Many of Myart’s cases were shunted to local ACLU board member Ed Piña — likely the only other Civil Rights attorney in San Antonio who handles more cases of alleged police abuse than the now off-screen Myart.
There were few venues Myart was not willing to rush into with his vociferous claims of racial profiling and unprovoked police attacks on African-Americans. Although, his behavior has earned him public derision and time in jail, such as when he grandstanded at a City Council meeting, demanding that protestors removed from the meeting be allowed back into the chambers, some of his colleagues believe such trumpeting is necessary.
While most attorneys contacted for this story failed to return repeated phone calls, Piña offered some insights.
“I certainly respect his approach to this,” said Piña. “It’s a necessary approach, and it probably permitted me not to have to raise the profile of some of my cases, which otherwise I may have been required to do in order to effectively represent them.”
Piña is a defender of Myart — at least as far as recent City actions are concerned. He spoke up for Myart when the disgraced attorney was arrested at the City Council meeting and smacked with a restraining order requiring him to stay away from City Hall and Mayor Phil Hardberger. But he has a far more sedate method of pursuing justice.
“Mr. Myart and I have always done more civil- rights work than anybody else I know of, but you know, `on` different tracks in the sense that I’m always leery of the spotlight,” Piña said. “Now, sometimes representation of your client absolutely demands `publicity` and requires it and I’d be remiss if I didn’t do it. Otherwise, I’m not going to seek it.”
Myart’s boisterousness was good for other Civil Rights attorneys in that it communicated the widespread public complaints about the police force to the public — and the potential jury pool. Myart may be able to apply for reinstatement with the Texas Bar in five years, but in the meantime, another public loudspeaker may need to step in.
“I don’t like for people to hear about my cases, but sometimes it’s necessary,” Piña said. “I think everybody in the Civil Rights community owes a debt to him, in one way or another.”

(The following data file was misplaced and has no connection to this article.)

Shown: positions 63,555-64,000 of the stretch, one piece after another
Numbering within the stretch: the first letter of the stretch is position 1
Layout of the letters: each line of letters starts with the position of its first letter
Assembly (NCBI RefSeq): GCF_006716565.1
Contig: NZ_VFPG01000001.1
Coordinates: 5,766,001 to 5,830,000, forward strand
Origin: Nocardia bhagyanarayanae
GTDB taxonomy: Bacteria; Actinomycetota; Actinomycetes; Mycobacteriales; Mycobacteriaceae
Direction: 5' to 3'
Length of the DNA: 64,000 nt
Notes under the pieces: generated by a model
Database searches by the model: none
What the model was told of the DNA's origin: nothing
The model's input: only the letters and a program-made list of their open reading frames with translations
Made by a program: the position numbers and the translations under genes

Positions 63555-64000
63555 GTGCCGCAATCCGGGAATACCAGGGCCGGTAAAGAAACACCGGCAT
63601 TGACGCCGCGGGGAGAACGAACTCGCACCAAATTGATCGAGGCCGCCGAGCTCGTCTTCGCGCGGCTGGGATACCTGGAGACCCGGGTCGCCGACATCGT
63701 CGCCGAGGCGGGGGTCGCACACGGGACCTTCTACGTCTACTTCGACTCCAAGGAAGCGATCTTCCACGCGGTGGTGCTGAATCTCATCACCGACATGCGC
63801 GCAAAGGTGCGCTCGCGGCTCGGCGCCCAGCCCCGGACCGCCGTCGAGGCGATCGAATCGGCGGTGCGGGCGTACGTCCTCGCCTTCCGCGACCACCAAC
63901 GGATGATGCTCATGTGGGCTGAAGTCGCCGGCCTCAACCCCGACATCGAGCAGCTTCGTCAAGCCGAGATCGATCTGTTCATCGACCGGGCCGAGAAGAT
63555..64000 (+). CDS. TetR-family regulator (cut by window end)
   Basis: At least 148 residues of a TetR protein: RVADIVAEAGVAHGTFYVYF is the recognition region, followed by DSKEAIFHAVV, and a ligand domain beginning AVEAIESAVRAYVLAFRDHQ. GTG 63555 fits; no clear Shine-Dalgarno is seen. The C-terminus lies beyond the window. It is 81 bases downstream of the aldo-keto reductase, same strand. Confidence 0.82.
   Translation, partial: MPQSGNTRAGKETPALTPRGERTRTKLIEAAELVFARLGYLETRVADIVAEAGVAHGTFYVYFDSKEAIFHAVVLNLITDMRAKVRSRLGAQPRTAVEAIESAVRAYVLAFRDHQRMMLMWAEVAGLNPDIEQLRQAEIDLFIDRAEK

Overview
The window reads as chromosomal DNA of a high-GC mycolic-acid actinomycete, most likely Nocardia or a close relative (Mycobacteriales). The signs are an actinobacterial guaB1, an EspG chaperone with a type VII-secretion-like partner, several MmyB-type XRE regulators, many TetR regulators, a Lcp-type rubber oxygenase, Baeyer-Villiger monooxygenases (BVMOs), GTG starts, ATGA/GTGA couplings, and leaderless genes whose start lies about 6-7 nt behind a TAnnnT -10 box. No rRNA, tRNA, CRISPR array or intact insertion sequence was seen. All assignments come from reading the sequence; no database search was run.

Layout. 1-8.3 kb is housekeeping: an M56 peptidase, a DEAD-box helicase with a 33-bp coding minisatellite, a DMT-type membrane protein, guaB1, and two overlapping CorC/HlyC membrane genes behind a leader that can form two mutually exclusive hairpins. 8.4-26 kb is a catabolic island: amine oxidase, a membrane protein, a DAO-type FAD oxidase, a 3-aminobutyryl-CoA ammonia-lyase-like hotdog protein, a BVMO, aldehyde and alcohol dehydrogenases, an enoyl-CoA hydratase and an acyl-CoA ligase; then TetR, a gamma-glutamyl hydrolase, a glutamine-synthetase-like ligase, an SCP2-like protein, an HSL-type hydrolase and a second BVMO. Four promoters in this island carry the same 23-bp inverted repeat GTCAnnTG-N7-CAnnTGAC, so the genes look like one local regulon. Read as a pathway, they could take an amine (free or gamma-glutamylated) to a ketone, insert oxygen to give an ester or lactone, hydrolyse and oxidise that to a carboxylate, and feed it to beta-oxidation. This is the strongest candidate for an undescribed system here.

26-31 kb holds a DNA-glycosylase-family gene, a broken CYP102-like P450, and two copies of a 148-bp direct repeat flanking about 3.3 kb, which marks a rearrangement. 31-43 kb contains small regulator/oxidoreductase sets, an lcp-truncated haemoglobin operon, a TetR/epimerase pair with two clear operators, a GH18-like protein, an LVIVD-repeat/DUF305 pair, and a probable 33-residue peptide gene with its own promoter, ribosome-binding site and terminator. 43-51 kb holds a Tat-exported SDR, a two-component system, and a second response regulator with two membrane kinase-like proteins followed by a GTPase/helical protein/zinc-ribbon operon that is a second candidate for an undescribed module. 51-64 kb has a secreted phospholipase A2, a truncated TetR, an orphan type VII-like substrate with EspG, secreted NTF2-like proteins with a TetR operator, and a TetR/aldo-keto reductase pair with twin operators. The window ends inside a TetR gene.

Lakisha McCalister was in the house when the police arrived. Her brothers had been fighting. But John had since gone outside. Her younger brother retreated to his room.
Then the cops showed up.
John was pulled from the yard and placed face down on the sidewalk, according to mother Brenda Shaw. Then, one by one, as the family came out of the house, there was more of the same.
In the ensuing confusion, a disbelieving Shaw recalls a female officer shoving her way past her and heading at her daughter, who had cried out, “Look what these pigs are doing to us!”
“She pushed me into the fence and balled up her fists and started going after Lakisha,” she said.
Her own arm quickly twisted behind her back by another officer, she watched as Lakisha was slammed face down in a rockpile. As a pile of blue uniforms fell upon the slight, young girl, she claims to have seen a fist rise and fall on her daughter.
“I first saw her have a seizure about two weeks later,” Shaw said. But Lakisha relates that just hours after her arrest for interfering with police business and assaulting an officer she lost control of her body.
“She said she first had a seizure in jail. They tied her to a chair and put a plastic bag over her head. They said, ‘Ah, you’re not having a seizure. You’re just faking,’” Shaw said.
Her parents say the 20-year-old now takes two medications to control her episodes.
The PERF report is unlikely to satisfy those who claim mistreatment by SAPD — and it won’t change the opinions of Brenda Shaw, who not only blames local police for her daughter’s seizures, but now has to lament the death of her son, possibly due to a Parks Police officer taking too long to call EMS after a gang-related shooting late last month.
(Though the shooting occurred on May 28, the Parks Police report had still not been filed by this week’s press deadline. SAPD, who arrived later, reported that two men were arrested for aggravated assault and aggravated robbery.)
As Myart began to recognize how his own behavior was threatening his practice, he began to soften, admitting to his own struggles to find mental clarity. A softspoken Myart closed the PERF meeting in January with a disclaimer.
“The vast majority of officers are honest, god-fearing, spiritual human beings,” he said. “But it’s more than a few bad apples, ladies and gentlemen … This is what you call anarchy in the worst way.”
If anarchy comes with the territory, it’s no wonder the Myart-sized hole may be a hard one to fill.
Any takers? •

Blacks get more than fair share of police force

Almost half of all cases involving the use of force by SAPD are attributable to officers with five years or less in the service. African-Americans, representing only 6.8 percent of the San Antonio population, were on the receiving end of 15 percent of all such cases reported by officers — a rate twice their population.
That’s according to the city’s U.S. Department of Justice-funded survey on use-of-force statistics, published in 2003. The report by William Terrell spanned 18 months of activity, from mid-2001 to the end of 2002
By comparison, such cases against Hispanics (64.9 percent) were slightly higher, by percentage, than their population of 59 percent. Anglos, representing 19.4 percent of cases, were less by two-thirds their population of 68 percent. (More than four percent of San Antonio residents declare themselves both White and Hispanic on the 2000 U.S. Census, resulting in a total racial breakdown of greater than 100 percent.)
Interestingly, Black officers were the least likely to use force when conducting their duties. White officers were most likely to pull the baton, taser, or pistol, according to the report.
SOURCE: U.S. Census Bureau/SAPD Use of Force Analysis, William Terrell, PhD.